Our Search for Meaning


I am sitting in front of my laptop. The sun is shining brightly, the windows are double-glazed, and it is quiet.

The mother-cat purrs as she gives birth to kittens, and licks them lovingly all over. When they have all arrived, the placenta comes. The cat eats it, though no mother or scientist told her that the hormones in it will bring her milk down.

In the pond there are water-boatmen, tiny snails, newts, frogs, and now there are dragon-flies mating. (There have never been any so early as this year).How did they all get there? The pond is recent, man-made, and there are no others nearby- not within frog-hopping distance. Can they smell water?

As a child, on holiday in Italy, I went under the clusters of a vine to lean over the wall of the well and look down. Dark, deep- just blackness. It was a very deep well. When one sent the bucket down on its chain, it was astonishing each time how long it took until the splash at the bottom. But it seemed to me that in that great heat which penetrated the shade of the vine, I could smell the coolness of the water far below.

The sense of wonder has always been there, and sometimes I have been with it.

Why am I here? On the planet, I mean. Just one in some unbelievable number of people living with us. Small, insignificant. The earth seems very big to me, but it is one of the smaller planets, and the sun itself has almost all the mass of the solar system in it. And the solar system is not in the centre of the universe, so vast as to be incomprehensible. So does my life matter? Does even our life- all of us- matter? Is all this is an accident? The conditions on the earth just happened to be right- and over aeons of time accidental mutations led to the development of more complex and intelligent forms of life. And finally, a form, the human form, which could even ask the questions I am asking. Surely, if it is an accident, it matters not at all. This particular accident may interest us, but that is a very parochial view. On the scale of the universe, it is insignificant. If life has no meaning, its pleasures no more than gratification of the senses and a spurious sense of power from using the mind, then it does not matter if I kill you, or you kill me, or if all life dies out down here.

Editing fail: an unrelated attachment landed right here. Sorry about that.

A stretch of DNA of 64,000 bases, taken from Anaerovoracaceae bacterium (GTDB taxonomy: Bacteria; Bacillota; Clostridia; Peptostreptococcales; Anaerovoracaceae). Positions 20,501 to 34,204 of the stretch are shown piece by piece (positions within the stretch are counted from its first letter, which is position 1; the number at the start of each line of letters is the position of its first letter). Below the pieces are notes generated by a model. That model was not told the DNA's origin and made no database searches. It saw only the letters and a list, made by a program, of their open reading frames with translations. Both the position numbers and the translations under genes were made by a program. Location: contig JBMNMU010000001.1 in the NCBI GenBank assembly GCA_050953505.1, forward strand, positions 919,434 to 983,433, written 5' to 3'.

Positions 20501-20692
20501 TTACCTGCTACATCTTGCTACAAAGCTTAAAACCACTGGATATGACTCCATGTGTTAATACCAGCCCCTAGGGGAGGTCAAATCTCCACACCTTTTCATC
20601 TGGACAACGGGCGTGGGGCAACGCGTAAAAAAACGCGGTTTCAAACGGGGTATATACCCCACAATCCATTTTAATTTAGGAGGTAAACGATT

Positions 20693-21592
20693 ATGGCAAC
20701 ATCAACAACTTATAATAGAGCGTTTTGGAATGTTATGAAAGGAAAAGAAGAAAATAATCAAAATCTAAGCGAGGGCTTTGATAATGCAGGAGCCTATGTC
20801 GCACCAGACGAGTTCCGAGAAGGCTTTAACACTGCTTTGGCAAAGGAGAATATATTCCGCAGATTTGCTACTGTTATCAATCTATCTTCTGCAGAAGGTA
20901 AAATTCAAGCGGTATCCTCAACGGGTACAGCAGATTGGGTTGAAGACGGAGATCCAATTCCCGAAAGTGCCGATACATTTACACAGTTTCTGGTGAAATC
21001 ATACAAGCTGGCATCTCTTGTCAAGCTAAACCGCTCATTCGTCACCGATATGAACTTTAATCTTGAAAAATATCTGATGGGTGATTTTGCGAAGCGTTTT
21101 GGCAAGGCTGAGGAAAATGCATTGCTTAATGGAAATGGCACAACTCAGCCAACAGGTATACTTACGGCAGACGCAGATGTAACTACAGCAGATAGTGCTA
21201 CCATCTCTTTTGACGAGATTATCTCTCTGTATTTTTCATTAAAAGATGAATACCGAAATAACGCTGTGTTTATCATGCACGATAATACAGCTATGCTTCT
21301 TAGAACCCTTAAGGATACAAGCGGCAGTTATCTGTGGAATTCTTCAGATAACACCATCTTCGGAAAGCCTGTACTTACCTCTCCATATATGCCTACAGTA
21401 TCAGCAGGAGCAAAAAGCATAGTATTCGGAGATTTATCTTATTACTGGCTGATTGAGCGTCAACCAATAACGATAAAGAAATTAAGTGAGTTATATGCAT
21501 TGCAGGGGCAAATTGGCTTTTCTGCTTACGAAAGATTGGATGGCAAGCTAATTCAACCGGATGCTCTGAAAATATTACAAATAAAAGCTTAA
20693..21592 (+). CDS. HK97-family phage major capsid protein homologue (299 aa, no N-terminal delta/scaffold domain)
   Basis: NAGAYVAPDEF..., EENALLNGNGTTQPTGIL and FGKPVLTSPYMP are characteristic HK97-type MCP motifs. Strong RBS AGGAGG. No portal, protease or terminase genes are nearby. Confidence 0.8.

But we know in our hearts that it does matter. Life matters. This extraordinary gift must be for something. Yet we can easily be deluded. Those who murder in the name of some belief surely are deluded, as are those who believe that the solution is to kill the murderers. But then, was it a mistake to go to war with Hitler?

Save the whales….. save animals from cruel exploitation….. save the environment…. fight global warming….. fight GM foods and the supermarkets…. fight war. (Fight war!) It is easy to find things to be against. Perhaps some of these phenomena of our time can be influenced. Will a better world emerge? What would be “better”? Why are things as “bad” as some of us believe them to be? Can we identify the culprits? Capitalists- communists- fundamentalists- who is to blame?

You and I? Perhaps our “fault” is not that we do not protest, or don’t do enough recycling. Perhaps it goes much deeper, in all of us, everyone, loved ones, friends, and enemies. The world is as it is, because we are as we are. “Change- why change? Aren’t things bad enough already?”

Is inner change possible? Have we learnt that talk of love, freedom, brother/sisterhood, ideals which touched us in our youth and which, if we are quiet and attentive to ourselves, still have a mysterious appeal- it is not talking which makes them possible? When Jesus and certain others spoke of such ideals it was not the words which touched the listeners, but the being of those from whom the words came. They had a quality such that they were able to help others to find a way towards change- a way towards discovering who, essentially, they were.

We are all in the same boat. We are all ignorant, though full of information from outside which does not really belong to us. We are all imperfect, yet easily criticising the faults of others. We do not know ourselves. We do not know why we do the things that we do, and do not do the things we don’t do.

How can we live…. how can we find our way? Are there any real ways to inner change…. and are there any trustworthy guides?